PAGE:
My solution is as follows: At every step I consider all the 6 permutations of the 3 pieces (or fewer if some of the 3 pieces are identical) and use beam search in order to find the best sequence of moves. I can use different beam widths for each piece (e.g. a larger width for the 1st piece and a smaller width for the last one). The scoring function for evaluating the boards considers several features:

  • number of “corners” (i.e. points in between grid cells which have an odd number of occupied cells around them, or two diagonally-opposite occupied cells) - this is somewhat similar to @anta0’s 2x2 patterns, except that I add all the corners together and assign the same weight to all of them

  • an approximation of the number of 3x3 pieces which I can place on the board: for every row R I consider all the maximal Ks such that a 3xK empty rectangle exists on the board, having R as its top row: for each such K I count K/3 such pieces (they may overlap with pieces counted on other rows, but that’s fine)

  • the number of 5x1 and 1x5 pieces which I can place on the board

  • the number of occupied cells on the board

I combine these features linearly (each has different weights). Plus, if there are too few 5x1 or 1x5 pieces or too few 3x3 pieces, I apply some penalties (this essentially increases the weight of the first such pieces). And the same for the number of occupied cells. Up to a threshold I use a weight, above it I use a higher weight. However, I chose the weights manually. I wanted to choose them automatically, but I was worried that they wouldn’t necessarily lead to the best solutions on the official test cases because of the small number of test cases and of the unknown probability distribution of the pieces.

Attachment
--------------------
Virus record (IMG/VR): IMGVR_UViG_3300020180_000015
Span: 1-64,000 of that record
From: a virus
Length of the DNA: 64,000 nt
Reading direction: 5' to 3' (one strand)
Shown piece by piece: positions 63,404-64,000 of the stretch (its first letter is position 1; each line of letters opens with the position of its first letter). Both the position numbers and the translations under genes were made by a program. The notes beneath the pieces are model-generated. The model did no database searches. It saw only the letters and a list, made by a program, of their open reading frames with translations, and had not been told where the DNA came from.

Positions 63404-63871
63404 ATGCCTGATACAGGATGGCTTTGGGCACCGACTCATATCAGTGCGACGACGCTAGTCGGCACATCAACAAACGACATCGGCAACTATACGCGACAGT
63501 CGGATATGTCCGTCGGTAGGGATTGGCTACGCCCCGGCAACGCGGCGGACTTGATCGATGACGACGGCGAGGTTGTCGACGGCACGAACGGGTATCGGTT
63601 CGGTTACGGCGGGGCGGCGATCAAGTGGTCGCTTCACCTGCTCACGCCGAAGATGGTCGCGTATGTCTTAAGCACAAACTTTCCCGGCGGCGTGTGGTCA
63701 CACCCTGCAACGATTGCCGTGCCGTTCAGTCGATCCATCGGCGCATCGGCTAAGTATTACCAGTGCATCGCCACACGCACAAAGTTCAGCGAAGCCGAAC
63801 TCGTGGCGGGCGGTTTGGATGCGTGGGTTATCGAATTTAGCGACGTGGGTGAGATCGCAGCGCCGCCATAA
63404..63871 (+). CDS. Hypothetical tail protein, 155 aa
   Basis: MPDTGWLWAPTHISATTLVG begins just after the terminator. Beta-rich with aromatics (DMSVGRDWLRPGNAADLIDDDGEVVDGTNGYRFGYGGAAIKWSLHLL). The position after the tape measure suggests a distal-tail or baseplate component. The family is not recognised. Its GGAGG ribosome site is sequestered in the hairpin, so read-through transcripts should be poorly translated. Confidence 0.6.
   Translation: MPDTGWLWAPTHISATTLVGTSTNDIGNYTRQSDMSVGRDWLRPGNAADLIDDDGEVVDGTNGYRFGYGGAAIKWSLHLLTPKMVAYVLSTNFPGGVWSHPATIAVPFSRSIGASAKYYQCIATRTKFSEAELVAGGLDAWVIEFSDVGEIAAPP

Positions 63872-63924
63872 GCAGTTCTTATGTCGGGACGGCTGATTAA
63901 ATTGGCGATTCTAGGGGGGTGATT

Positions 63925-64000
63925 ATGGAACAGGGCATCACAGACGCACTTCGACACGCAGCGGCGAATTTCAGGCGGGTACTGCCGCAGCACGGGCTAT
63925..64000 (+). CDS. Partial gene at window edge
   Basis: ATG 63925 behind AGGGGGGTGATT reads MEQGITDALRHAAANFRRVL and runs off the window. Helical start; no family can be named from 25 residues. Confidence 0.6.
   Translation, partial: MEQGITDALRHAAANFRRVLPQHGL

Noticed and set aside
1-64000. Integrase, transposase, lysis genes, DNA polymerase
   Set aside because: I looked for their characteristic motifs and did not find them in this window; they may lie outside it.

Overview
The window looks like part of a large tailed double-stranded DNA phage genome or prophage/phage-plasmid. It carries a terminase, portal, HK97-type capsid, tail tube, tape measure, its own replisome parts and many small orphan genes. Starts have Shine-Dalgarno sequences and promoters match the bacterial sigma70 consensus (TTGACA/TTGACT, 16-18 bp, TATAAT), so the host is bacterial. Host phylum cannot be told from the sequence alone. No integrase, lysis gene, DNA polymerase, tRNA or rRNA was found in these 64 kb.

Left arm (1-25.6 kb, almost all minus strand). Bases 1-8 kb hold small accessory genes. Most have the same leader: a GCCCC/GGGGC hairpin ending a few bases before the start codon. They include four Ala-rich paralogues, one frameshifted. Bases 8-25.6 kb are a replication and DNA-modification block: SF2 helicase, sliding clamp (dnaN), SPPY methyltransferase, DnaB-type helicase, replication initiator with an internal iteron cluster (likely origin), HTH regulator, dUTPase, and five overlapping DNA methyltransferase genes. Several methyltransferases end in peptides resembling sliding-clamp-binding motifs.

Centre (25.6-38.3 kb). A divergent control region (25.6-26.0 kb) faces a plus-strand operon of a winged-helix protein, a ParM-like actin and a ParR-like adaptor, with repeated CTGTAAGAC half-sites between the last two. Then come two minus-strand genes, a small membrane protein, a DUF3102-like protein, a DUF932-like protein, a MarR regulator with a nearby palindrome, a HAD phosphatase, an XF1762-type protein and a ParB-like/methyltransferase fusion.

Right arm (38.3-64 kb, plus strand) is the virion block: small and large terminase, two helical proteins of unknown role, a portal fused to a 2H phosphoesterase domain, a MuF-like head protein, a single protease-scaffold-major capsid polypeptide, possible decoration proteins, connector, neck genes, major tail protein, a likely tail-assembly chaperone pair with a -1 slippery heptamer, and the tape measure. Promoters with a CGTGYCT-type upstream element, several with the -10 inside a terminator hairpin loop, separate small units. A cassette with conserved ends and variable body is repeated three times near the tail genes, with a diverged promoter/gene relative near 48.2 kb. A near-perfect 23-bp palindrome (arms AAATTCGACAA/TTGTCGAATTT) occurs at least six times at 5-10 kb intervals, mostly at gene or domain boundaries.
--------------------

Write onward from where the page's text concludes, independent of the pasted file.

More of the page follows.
When placing the next piece I consider only valid positions which also “touch” the edges of the board or other pieces.

This solution is not bad by itself, but a simple addition gave it a significant boost (on average). For each permutation of pieces I also simulate the addition of a 4th piece, of type 3x3. So I essentially pick the sequence of moves which leads to the best score after placing, in addition, also a 3x3 piece after them (if placing such a piece is possible).

Some issues that I had with this solution:

  • even with large beam widths, it’s not always capable of doing all the 50000 moves (it gets stuck at various points along the way) - e.g. with some beam widths of (10, 5, 3, 1) (which are already too large to execute all the moves in time), I could get 20% of the test cases running to 50000 moves, but only ~23000 moves (until stuck) on average

  • with large beam widths it is too slow so it will not do 50000 moves because of the strict time limit

  • with very small beam widths (<= 2) the solution is very bad (it gets stuck quickly, so it doesn’t execute too many moves)

  • with “reasonable” beam widths the scores have a huge variance (from executing the full 50000 moves to executing only 1000-2000)

The best trade-off was to use beam widths of 3, with heavy code optimizations (e.g. bit operations; some compiler-friendly optimizations - e.g. if you have an “if (A) { … } else { … }” and the “else” branch is more likely to be executed, then change this to “if (!A) { … } else { … }”; etc.) + pruning (cutting the scoring as soon as possible if the current state is worse than the worst state in the beam) + computing the features form scratch only on the parts of the board which were modified by the move (usually a much smaller area than the whole board). At best, on one of the 20% test cases, my code could score around 635K points before reaching the time limit. Given that with the full 50000 moves I usually scored around 670K-675K points on my local tests, this means that I got pretty close to using up all the moves on this test case.